Death is nothing at all

Some people, maybe even most people, have a hard time understanding why I do hospice work. They think it must be very depressing, or that I must be quite saint-like. Neither is true. (The real saints are the home-health aides who, for minimum wage, clean and change and bathe the dying.)

It’s actually quite peaceful, spending time with people who have reached this Kierkegaardian moment:

When the couch of death is prepared for you, when you have gone to bed never to get up again, and they are only waiting for you to turn on your side to die, and stillness grows about you, and then after a while the friends of the family go away and it becomes quieter, because only the closest ones remain while death comes ever closer, and then the closest ones go quietly away, and it becomes quieter because only the very closest of all remain, and then when the last one has bent over you for the last time and turns away to the other side, for you yourself turn now to the side of death, there is still one who remains by your side, the very last one at the death-bed …

The words I have elided there are “he who was the first, God, the living God …” and I elided them because there’s a bit too much God in Kierkegaard’s otherwise beautifully written Works of Love. And God is not there for everyone, despite what they say about atheists on deathbeds.

I was there once, though, that very last one at the deathbed. I wrote about it here.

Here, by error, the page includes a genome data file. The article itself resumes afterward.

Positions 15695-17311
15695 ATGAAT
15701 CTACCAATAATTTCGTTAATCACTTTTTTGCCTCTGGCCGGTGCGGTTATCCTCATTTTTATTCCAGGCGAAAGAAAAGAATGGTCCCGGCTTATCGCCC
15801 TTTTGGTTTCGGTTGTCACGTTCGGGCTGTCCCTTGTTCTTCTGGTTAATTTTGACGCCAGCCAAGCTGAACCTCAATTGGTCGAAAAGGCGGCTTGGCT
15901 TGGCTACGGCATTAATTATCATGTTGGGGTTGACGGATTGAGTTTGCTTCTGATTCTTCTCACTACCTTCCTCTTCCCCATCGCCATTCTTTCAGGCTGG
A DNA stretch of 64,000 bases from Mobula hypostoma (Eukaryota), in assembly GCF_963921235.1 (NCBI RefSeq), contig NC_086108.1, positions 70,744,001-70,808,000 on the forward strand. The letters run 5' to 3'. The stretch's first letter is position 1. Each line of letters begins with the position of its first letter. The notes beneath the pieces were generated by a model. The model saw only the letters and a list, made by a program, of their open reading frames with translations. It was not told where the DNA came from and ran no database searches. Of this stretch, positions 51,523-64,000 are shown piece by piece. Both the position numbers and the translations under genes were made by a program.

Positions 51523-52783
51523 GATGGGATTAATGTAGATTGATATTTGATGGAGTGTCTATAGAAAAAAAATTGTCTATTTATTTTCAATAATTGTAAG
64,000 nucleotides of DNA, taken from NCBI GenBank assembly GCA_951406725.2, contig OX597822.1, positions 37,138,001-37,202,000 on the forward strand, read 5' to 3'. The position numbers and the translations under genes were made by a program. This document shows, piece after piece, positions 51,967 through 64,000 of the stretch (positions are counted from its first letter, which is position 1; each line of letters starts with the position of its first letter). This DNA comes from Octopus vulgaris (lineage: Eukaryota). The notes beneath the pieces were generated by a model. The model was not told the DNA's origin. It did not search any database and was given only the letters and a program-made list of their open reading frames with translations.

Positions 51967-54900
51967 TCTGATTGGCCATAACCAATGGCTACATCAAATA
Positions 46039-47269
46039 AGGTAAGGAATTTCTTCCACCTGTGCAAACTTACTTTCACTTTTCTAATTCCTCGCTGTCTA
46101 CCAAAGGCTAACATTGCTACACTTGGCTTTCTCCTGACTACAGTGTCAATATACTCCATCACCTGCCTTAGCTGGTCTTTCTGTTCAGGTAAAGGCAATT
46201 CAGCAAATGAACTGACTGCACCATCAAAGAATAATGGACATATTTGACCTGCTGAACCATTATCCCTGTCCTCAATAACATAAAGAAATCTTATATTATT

The real reason I do hospice work is to get to the point where I can believe this poem:

Death is Nothing At All

Death is nothing at all.
I have only slipped away into the next room.
I am I and you are you.
Whatever we were to each other,
that we still are.
Call me by my old familiar name.
Speak to me in the easy way
which you always used.
Put no difference in your tone.
Wear no forced air of solemnity or sorrow.
Laugh as we always laughed
at the little jokes we enjoyed together.
Play, smile, think of me, pray for me.
Let my name be ever the household word
that it always was.
Let it be spoken without affect,
without the trace of a shadow on it.
Life means all that it ever meant.
It is the same that it ever was.
There is absolutely unbroken continuity.
Why should I be out of mind
because I am out of sight?
I am waiting for you,
for an interval,
somewhere very near,
just around the corner.
All is well.

– Henry Scott Holland (1847-1918)

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